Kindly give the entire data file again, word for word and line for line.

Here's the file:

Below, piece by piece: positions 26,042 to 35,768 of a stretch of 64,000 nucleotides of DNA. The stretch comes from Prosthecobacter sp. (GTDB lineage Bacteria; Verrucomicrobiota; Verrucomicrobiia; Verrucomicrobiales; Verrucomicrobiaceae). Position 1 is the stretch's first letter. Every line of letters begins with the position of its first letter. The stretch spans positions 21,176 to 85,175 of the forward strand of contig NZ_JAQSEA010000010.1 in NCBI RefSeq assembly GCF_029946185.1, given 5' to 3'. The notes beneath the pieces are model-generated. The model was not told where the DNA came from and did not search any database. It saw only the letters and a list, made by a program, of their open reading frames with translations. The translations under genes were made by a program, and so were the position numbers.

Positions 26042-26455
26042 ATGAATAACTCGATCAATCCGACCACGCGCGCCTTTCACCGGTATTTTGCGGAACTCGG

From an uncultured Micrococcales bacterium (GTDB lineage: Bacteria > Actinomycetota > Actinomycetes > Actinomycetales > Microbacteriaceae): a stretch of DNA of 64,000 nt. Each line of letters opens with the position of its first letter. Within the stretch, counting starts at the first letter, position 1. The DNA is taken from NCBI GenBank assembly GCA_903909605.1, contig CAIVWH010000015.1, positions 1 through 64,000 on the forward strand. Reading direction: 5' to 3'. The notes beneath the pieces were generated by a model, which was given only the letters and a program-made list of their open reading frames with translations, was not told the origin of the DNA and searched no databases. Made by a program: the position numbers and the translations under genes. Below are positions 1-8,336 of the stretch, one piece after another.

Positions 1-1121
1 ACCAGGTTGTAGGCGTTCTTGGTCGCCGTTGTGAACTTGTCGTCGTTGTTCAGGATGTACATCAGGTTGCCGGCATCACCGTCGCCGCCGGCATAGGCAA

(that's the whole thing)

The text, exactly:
Below, piece by piece: positions 26,042 to 35,768 of a stretch of 64,000 nucleotides of DNA. The stretch comes from Prosthecobacter sp. (GTDB lineage Bacteria; Verrucomicrobiota; Verrucomicrobiia; Verrucomicrobiales; Verrucomicrobiaceae). Position 1 is the stretch's first letter. Every line of letters begins with the position of its first letter. The stretch spans positions 21,176 to 85,175 of the forward strand of contig NZ_JAQSEA010000010.1 in NCBI RefSeq assembly GCF_029946185.1, given 5' to 3'. The notes beneath the pieces are model-generated. The model was not told where the DNA came from and did not search any database. It saw only the letters and a list, made by a program, of their open reading frames with translations. The translations under genes were made by a program, and so were the position numbers.

Positions 26042-26455
26042 ATGAATAACTCGATCAATCCGACCACGCGCGCCTTTCACCGGTATTTTGCGGAACTCGG

From an uncultured Micrococcales bacterium (GTDB lineage: Bacteria > Actinomycetota > Actinomycetes > Actinomycetales > Microbacteriaceae): a stretch of DNA of 64,000 nt. Each line of letters opens with the position of its first letter. Within the stretch, counting starts at the first letter, position 1. The DNA is taken from NCBI GenBank assembly GCA_903909605.1, contig CAIVWH010000015.1, positions 1 through 64,000 on the forward strand. Reading direction: 5' to 3'. The notes beneath the pieces were generated by a model, which was given only the letters and a program-made list of their open reading frames with translations, was not told the origin of the DNA and searched no databases. Made by a program: the position numbers and the translations under genes. Below are positions 1-8,336 of the stretch, one piece after another.

Positions 1-1121
1 ACCAGGTTGTAGGCGTTCTTGGTCGCCGTTGTGAACTTGTCGTCGTTGTTCAGGATGTACATCAGGTTGCCGGCATCACCGTCGCCGCCGGCATAGGCAA